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An Introduction to the Philosophy of Mathematics (Cambridge Introductions to Philosophy) Paperback – June 14, 2012
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"...Colyvan's introduction eschews a historically based, comprehensive survey. His final chapter contains a brief description of 20 selected mathematical theorems of philosophical interest. This skillfully written work, including liberal use of analogy and extensive exercises and recommended readings, is a stimulating introduction to some of the most discussed topics in contemporary philosophy of mathematics. Accessible to undergraduates with a background in mathematical logic... Highly recommended..."
--L.C. Archie, Lander University, CHOICE
"The present book is like a warm breeze after a cold winter in the rarefied atmosphere of the philosophy of mathematics.... The book is very well written and a pleasure to read. The chapters are short, clear and well structured.... include a list of discussion questions and recommended readings at the end of each chapter. ...it is a wonderful initiative.... I would not hesitate to use this book in an advanced undergraduate class in the philosophy of mathematics.... the philosophical discussions are always clear, provocative and stimulating. One of the challenges an instructor will face by adopting this book will undoubtedly be to contain the desire of students to discuss in depth some of the issues presented and to curb their enthusiasm and desire to know more or find answers to the questions."
--Jean-Pierre Marquis, Mathematical Reviews
Topics covered include the realism/anti-realism debate in mathematics, the limits of mathematics, the significance of mathematical notation, inconsistent mathematics and the applications of mathematics. Intended as a primary text for an introductory undergraduate course in the philosophy of mathematics.
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Colyvan isn't always careful with his language, which makes some of the discussion misleading, but overall, the book is suitable enough for a first look at the subject. As is typical, the book does not presuppose acquaintance beyond high-school mathematics and elementary logic, but Colyvan admits this and encourages the reader to venture into advanced mathematics, as he himself has done.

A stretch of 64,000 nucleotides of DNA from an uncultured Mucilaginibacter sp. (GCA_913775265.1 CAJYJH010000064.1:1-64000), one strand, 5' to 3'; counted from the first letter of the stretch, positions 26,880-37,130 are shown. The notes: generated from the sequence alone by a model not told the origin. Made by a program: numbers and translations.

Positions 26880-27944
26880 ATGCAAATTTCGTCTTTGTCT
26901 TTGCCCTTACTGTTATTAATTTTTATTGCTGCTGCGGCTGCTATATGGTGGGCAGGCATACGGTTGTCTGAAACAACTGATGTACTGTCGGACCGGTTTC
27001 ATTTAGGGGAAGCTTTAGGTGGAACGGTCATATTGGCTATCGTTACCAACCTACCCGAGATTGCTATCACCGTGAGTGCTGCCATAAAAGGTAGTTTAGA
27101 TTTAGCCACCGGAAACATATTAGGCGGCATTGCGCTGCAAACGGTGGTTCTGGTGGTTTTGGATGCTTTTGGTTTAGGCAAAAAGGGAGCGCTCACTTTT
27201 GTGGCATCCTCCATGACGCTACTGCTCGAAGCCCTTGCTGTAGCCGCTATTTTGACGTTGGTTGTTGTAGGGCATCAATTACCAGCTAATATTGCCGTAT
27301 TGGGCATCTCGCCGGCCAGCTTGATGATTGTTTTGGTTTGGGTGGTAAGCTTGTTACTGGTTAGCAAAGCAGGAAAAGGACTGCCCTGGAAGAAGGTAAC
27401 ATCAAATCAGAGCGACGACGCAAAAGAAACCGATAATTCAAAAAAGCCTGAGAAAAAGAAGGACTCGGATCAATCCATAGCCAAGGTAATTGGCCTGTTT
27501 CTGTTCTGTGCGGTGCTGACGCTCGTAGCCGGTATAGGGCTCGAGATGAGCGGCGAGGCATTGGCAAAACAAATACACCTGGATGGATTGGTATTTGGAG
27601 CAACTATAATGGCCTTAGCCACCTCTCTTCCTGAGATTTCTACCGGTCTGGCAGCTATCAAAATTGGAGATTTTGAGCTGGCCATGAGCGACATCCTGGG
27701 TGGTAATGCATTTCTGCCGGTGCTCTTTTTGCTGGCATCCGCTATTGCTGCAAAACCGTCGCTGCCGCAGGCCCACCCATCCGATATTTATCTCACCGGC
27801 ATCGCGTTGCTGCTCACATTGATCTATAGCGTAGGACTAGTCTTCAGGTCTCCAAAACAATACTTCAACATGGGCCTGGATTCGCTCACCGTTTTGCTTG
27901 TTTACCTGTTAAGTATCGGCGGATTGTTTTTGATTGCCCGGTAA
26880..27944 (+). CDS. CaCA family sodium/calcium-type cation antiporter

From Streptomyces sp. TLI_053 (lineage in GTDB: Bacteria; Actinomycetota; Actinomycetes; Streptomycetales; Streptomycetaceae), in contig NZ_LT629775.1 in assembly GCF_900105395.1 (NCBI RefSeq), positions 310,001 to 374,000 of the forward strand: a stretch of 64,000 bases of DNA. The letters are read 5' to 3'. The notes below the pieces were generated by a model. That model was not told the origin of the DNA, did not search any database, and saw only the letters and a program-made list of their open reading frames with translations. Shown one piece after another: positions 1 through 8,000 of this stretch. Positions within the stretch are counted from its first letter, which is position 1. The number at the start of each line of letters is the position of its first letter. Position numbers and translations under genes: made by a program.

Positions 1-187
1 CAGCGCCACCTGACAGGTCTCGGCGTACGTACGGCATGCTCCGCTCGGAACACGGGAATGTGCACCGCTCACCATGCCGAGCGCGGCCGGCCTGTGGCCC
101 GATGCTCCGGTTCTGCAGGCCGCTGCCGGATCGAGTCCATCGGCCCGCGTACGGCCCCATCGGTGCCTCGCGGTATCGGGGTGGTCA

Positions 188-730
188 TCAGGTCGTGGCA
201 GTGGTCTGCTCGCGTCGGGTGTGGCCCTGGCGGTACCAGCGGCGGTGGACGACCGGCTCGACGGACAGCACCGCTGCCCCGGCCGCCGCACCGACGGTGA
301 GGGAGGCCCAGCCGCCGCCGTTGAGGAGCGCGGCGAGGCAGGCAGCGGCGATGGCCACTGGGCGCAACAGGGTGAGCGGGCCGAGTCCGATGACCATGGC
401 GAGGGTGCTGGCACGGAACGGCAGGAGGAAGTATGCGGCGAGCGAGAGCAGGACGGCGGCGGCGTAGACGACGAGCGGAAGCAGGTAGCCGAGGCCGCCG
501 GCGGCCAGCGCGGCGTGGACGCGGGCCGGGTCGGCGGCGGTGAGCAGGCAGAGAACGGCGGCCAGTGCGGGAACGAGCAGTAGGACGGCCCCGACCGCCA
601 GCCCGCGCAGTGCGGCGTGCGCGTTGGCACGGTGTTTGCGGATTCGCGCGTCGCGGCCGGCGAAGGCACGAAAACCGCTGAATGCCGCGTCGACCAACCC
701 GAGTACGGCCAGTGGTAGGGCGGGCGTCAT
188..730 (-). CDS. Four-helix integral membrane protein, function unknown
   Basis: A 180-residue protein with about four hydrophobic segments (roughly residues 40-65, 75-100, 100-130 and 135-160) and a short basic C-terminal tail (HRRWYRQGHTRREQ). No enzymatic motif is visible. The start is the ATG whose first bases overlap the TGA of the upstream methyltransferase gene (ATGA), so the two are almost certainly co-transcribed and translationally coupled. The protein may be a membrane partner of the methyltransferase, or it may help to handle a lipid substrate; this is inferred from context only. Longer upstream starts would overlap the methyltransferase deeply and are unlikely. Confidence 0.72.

Colyvan says that those two articles by Benacerraf established the agenda for three problems in contemporary philosophy of mathematics.
(1) Set theory, the current standard foundation for mathematics, underdetermines mathematics. For example, in the von Neumann ordinals each ordinal comprises all of the ordinals preceding it (0 is an element of 1, and both 0 and 1 are elements of 2), but in the Zermelo ordinals each ordinal contains as its only element the ordinal immediately preceding it and no other. The question of whether 1 is an element of 3 is dependent on the definition of ordinals, and so (says Colyvan) set theory cannot answer the question with any definitude. [my language]
(2) The semantics of truth must be uniform across languages, and so the semantics of mathematical truth should not differ from the semantics of empirical truth. From this arises the problem of the ontology of mathematical entities. [my language]
(3) Knowledge claims about mathematical entities must be justified and the justification must show a connection from the mathematical entities to the person making the claim. [my language]
Along the way, Colyvan discusses how philosophers have responded to these three points. What he doesn't do is discuss how earlier writing on the philosophy of mathematics dealt, either explicitly or implicitly, with them (although prior to mentioning Benacerraf, he allows six pages to the classic positions). During his discussion of naturalism, indispensability, fictionalism, and nominalism, he never questions or even mentions the presupposition inherent in these views that mathematics needs science for its justification, and that if science can't justify it we need to construe mathematics in a manner that removes our ontological worries. The book, in fact, mainly deals with philosophical puzzlement about mathematics in relation to science. Mathematical structure and the philosophical views of structuralism are given only a cursory mention.
Not until page 78 does Colyvan say what he should have said at the beginning: "The job of philosophers of science and mathematics is to help make sense of, and contribute to, science and mathematics as practiced. The role of philosophers is not to overrule the pronouncements of mathematics and science on philosophical grounds - at least not pronouncements on matters of mathematics and science." How philosophers actually contribute to mathematics isn't clear from this book; and whether mathematicians need philosophers to "make sense of" mathematics for them isn't clear either. The philosophers' puzzlement is more likely their own and they're probably only making sense of mathematics for themselves.